Kidron Bethel Village recently hosted staff training sessions facilitating therapeutic small-group activities for people with memory impairment.

Kidron Bethel Village recently hosted staff training sessions facilitating therapeutic small-group activities for people with memory impairment.

The sessions were led by nationally recognized educator and consultant Erin Bonitto of Gemini Consulting.

“Involving people with dementia in therapeutic small-group activities offers a compassionate way to deliver genuine pleasure, purpose and peace,” Bonitto said.

Therapeutic small groups are driven by a pre-selected theme featuring “kits” made up of dozens of props.

Each prop is carefully chosen to cue parts of the brain that still “work” but may be buried beneath severe language difficulties.

In addition, the three-dimensional props relate to all senses, allowing them to be looked at, held, used and experienced.

Trained staff facilitators use a variety of nonverbal and verbal techniques to carefully draw out deeply stored, long-term memory.

Special techniques also are used to create a genuine connection between the residents. Bonitto provided training for Kidron Bethel staff members who will facilitate the program.

During therapy sessions, residents are encouraged to interact with each other, make choices and share their thoughts with the group.

A small-group training session focusing on a beach theme featured props, including bathing suits, beach hats and towels and decorated sunglasses.

Participants in the group were encouraged to choose their favorites from the assortment of props, and each dug their fingers into beach sand to extract a buried shell. Holding their choices from a basket of “keeper” seashells, residents then shared their memories of visits to the beach and playing with their children.

“What would you do with this sand if we really were on the beach?” Bonitto asked.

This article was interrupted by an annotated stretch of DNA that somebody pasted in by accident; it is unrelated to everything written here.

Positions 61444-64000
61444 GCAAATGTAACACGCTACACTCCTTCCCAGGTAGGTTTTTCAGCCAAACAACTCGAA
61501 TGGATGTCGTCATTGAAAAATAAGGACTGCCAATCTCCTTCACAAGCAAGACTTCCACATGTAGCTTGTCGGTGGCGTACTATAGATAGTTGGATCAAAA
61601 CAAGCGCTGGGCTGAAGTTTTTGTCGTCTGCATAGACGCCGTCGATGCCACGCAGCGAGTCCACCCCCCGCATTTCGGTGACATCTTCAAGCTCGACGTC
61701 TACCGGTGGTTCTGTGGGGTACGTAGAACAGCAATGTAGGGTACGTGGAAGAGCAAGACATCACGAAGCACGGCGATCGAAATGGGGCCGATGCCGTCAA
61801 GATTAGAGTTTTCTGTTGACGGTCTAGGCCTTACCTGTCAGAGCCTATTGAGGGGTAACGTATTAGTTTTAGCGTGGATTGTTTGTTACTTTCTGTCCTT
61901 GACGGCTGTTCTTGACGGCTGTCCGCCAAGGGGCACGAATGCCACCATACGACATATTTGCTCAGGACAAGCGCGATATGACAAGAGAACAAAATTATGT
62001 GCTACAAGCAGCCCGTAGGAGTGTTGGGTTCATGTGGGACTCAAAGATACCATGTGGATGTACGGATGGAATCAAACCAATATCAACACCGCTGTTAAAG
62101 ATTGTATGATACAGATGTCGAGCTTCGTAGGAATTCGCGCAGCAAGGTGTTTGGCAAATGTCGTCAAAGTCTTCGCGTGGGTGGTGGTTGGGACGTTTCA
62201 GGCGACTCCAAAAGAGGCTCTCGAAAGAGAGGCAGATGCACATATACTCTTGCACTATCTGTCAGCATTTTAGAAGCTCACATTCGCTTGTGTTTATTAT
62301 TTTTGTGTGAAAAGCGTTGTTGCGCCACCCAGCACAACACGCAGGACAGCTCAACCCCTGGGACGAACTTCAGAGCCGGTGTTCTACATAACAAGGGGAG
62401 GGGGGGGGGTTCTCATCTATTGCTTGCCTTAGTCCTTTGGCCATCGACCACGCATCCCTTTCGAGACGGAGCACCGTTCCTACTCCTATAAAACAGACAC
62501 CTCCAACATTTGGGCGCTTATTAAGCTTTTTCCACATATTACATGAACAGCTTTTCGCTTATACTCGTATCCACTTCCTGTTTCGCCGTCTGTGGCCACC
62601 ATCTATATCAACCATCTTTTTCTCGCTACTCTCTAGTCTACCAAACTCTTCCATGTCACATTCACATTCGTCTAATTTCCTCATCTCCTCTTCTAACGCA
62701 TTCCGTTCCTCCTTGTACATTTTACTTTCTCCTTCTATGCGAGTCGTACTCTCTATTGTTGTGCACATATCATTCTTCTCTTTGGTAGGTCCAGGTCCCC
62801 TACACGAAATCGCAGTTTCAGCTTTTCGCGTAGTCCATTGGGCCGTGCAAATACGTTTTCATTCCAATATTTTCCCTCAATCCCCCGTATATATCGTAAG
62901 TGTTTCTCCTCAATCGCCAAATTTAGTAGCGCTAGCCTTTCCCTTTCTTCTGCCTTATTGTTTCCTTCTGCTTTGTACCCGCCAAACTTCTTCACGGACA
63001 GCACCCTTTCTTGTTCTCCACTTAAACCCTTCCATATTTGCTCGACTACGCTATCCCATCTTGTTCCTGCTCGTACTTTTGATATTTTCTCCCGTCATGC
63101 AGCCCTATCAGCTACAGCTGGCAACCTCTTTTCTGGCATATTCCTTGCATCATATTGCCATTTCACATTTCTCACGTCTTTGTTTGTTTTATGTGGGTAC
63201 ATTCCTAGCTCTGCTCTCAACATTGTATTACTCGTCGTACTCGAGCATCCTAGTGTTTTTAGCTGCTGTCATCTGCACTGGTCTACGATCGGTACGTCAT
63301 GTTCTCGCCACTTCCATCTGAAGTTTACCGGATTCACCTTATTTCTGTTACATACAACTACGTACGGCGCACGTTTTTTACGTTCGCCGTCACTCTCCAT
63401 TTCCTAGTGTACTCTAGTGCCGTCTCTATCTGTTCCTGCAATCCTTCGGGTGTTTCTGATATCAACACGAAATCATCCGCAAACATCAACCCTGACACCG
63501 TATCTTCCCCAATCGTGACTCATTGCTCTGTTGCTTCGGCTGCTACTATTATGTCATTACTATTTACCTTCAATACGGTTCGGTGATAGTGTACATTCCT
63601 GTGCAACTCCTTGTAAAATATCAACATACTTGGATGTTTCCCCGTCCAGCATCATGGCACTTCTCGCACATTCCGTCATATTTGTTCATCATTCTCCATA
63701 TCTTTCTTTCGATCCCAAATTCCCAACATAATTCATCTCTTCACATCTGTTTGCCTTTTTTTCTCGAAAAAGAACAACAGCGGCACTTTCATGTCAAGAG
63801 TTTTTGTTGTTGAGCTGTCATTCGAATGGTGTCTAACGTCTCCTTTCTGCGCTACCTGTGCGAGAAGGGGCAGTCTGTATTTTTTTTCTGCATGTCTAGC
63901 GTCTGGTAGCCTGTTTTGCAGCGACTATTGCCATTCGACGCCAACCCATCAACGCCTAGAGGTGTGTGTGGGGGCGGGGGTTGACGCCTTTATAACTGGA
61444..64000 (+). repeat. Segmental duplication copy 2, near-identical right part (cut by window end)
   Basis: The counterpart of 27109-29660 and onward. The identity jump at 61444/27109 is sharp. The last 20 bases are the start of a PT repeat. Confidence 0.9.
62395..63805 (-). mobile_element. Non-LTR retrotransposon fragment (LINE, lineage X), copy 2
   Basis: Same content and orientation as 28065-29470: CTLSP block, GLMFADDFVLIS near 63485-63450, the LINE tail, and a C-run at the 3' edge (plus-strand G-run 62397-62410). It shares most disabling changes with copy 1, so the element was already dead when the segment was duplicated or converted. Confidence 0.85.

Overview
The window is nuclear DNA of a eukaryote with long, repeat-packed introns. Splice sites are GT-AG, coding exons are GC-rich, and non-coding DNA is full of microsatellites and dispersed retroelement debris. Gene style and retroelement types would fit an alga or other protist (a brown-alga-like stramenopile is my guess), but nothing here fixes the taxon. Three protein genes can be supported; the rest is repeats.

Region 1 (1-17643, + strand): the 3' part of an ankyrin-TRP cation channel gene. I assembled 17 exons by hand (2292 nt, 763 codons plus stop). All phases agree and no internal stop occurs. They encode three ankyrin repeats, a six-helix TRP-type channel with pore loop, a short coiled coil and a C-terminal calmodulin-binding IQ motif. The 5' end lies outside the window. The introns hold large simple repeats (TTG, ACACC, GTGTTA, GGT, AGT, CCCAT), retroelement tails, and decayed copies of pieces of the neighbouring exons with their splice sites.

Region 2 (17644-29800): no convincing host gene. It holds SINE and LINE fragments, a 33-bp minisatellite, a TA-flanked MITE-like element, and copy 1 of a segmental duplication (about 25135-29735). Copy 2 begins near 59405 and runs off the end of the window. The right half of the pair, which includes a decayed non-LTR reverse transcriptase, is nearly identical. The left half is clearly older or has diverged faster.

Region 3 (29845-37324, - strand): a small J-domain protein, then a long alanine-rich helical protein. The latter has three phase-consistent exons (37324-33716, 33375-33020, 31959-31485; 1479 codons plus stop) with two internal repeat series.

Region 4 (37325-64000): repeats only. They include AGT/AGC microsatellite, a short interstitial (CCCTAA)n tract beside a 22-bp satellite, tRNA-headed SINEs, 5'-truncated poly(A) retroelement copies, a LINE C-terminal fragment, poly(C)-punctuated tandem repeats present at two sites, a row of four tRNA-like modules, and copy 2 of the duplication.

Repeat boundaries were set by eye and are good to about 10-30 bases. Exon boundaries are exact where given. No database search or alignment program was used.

“I’d dig in way down,” replied a resident. “I’d look for jewels.”

“I’d dig in with my hands,” said another participant.

“Toes would be better,” added a third, giggling as she spoke.

One resident modeled a pair of oversized pink and blue butterfly sunglasses sprinkled with gold flecks, and chose a bright, multicolored swimsuit for her “trip” to the beach. She soon traded them for sunglasses shaped like pineapples and a hot pink one-piece swimsuit. The session ended with residents holding hands and singing a song.

Therapeutic small-group activities training at Kidron Bethel follows the implementation in 2007 of Bonitto’s Alzheimer’s lounge concept.

The lounge program is ongoing at Kidron Bethel and involves strength-based stations, with residents pursuing an activity appropriate for their abilities and interests.

Each station features authentic props and activity supplies known to be engaging for residents with dementia.

“Allowing a resident to touch, smell and experience common objects such as dirt, flower bulbs and watering cans can help unlock the gateway to precious memories,” Bethel Health Care Centre activities director Beth Penner said. “We will be expanding our ‘kits’ to include weddings, fishing and other areas of interest, to help residents remember more of the happiest times in their lives.

“This program is a gift that allows us to help our residents recover their ‘lost’ memories,” Penner said. “They deserve these moments of pleasure that they might not receive in typical large-group activities.”

Bonitto will present a workshop, “Alzheimer's Lounge: Interdisciplinary Program for the Real World,” this summer at the International Association of Homes and Services for the Aging conference in London, England. Kidron Bethel is one of 13 locations in the United States to implement the Alzheimer’s lounge program and provide survey results related to outcomes. The results of those surveys will be included in Bonitto’s presentation.

“Kidron Bethel is the only provider in the state of Kansas to invest in ongoing training, coaching and development of Life Enrichment Systems for Dementia,” Bonitto explained. “The community is blessed to have this caliber of dementia expertise. I'm thrilled to be sharing Kidron Bethel's successes with an international audience in London.”

“The lounge and therapeutic small groups programs are more than just activities on our weekly calendars,” said Bethel Health Care Administrator Leigh Peck. “Each program is designed to enhance quality of life by bringing moments of true peace, pleasure and purpose to our residents with dementia. The sensory stimulation of using props helps residents express memories that staff and family members may not have heard in years.”